P90810++++Grafting compound is a thick sealant applied to a fresh graft union to limit desiccation while the graft knits. A bit more typically gets applied to the cut distal end of the scion. There are various formulations of grafting compound, ranging from something resembling roof patch to a something with the consistency of thick paint.

The stuff, as sloppy and icky as it is, really is helpful. I can not imagine how big orchards were grafted before it was invented.

It is also useful for keeping cane borers out of the cut ends of freshly pruned roses. For those of us who remember how to prune roses properly, leaving only a few thick canes, grafting compound really is practical. I just don’t use it on roses because cane borers are not a problem here.

Since I do not use grafting compound on roses, and the plants that I graft do not need grafting compound, I presently have no use for it. I suppose I could use it on apple and pear trees, but it really is not necessary. When I get around to grafting apricots and peaches, it will only be for a few trees in my own garden, so I will just use candle wax.

This surprises people. At work, I am often asked about ‘painting’ pruning wounds and shiners as trees get pruned, presumably with sealant. Decades ago, it was actually commonly done. Even when I did my internship in arboriculture in 1988, some arborists were applying sealant because it was easier than arguing with their clients about it not being necessary.

The problem with applying sealant to large wounds is that is actually seals moisture within the otherwise exposed wood, and promotes rot. It is best to do nothing, and allow the affected trees to compartmentalize their wounds as they would do naturally if limbs were broken off by the weather. Trees know more about their processes than we do.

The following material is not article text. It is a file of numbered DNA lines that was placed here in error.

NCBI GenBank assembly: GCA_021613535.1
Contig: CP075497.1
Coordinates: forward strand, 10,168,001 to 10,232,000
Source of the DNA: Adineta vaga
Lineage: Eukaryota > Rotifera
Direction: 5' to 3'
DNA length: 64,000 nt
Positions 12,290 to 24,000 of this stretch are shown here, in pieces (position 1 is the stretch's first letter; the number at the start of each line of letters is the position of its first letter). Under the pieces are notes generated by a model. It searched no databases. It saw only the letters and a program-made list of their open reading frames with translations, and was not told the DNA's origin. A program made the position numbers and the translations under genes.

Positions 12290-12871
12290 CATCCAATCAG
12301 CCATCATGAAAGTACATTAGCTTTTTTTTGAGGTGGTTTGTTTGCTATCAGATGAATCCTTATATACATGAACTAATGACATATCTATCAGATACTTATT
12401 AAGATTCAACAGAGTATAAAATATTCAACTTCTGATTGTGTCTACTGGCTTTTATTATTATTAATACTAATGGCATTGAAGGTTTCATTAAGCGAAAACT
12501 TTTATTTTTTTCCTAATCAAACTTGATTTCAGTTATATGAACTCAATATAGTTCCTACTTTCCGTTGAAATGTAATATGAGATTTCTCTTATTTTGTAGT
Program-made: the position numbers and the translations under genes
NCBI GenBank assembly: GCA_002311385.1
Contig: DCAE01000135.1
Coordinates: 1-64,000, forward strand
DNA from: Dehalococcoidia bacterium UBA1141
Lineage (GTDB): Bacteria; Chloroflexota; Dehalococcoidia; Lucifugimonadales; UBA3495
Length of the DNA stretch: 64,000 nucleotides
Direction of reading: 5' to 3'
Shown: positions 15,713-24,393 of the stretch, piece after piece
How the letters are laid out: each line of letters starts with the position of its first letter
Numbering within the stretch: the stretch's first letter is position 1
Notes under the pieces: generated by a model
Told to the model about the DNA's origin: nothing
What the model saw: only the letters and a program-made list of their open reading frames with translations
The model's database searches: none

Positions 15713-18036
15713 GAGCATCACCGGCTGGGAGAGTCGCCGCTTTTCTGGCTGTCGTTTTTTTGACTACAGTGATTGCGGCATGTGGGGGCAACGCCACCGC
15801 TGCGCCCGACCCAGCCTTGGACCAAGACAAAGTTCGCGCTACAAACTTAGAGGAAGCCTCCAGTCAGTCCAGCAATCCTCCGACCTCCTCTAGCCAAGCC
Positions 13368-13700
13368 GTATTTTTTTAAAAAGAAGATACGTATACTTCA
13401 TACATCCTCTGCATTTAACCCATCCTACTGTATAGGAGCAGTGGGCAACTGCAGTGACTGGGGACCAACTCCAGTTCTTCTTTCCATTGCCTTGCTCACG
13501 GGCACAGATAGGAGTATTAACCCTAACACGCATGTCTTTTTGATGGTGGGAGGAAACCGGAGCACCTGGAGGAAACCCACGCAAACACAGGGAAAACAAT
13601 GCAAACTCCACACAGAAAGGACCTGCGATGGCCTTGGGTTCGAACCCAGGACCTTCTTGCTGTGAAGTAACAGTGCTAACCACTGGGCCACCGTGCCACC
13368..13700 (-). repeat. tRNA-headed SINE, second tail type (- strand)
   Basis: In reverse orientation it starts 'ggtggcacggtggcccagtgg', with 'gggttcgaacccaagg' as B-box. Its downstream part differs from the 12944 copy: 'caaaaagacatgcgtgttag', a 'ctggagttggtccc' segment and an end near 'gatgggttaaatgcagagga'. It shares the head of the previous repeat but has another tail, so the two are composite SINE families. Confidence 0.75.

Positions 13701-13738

6 thoughts on “Horridculture – Sealant

    1. If it was dripping constantly, the wood within was likely rotting to some degree. It is normal, but some trees expel associated fluids more than others do, especially if the decaying tissue is compressed by healthy growth around it. Sealing such wounds actually enhances such decay without stopping the bleeding. Sweetgum is also susceptible to slime flux, which typically infects healthy tissue without a wound, but sometimes infects just within the callus roll (vascularly active tissue of accelerated growth intended to compartmentalize a wound). Sealants interfere with the draining of fluids, which promotes decay.

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    1. Yes, that is accurate. I leave about five. More can be left for vigorous plants. Old canes that were left to bloom last year should be removed. Fat canes that grew this year should be retained. It is sometimes necessary to retain canes that are not in the best positions if they are the only options. It might also be necessary to retain old canes if there are not enough new canes. I sometimes cut out the old canes even if it leaves less than five, because removing old growth stimulates generation of new growth.

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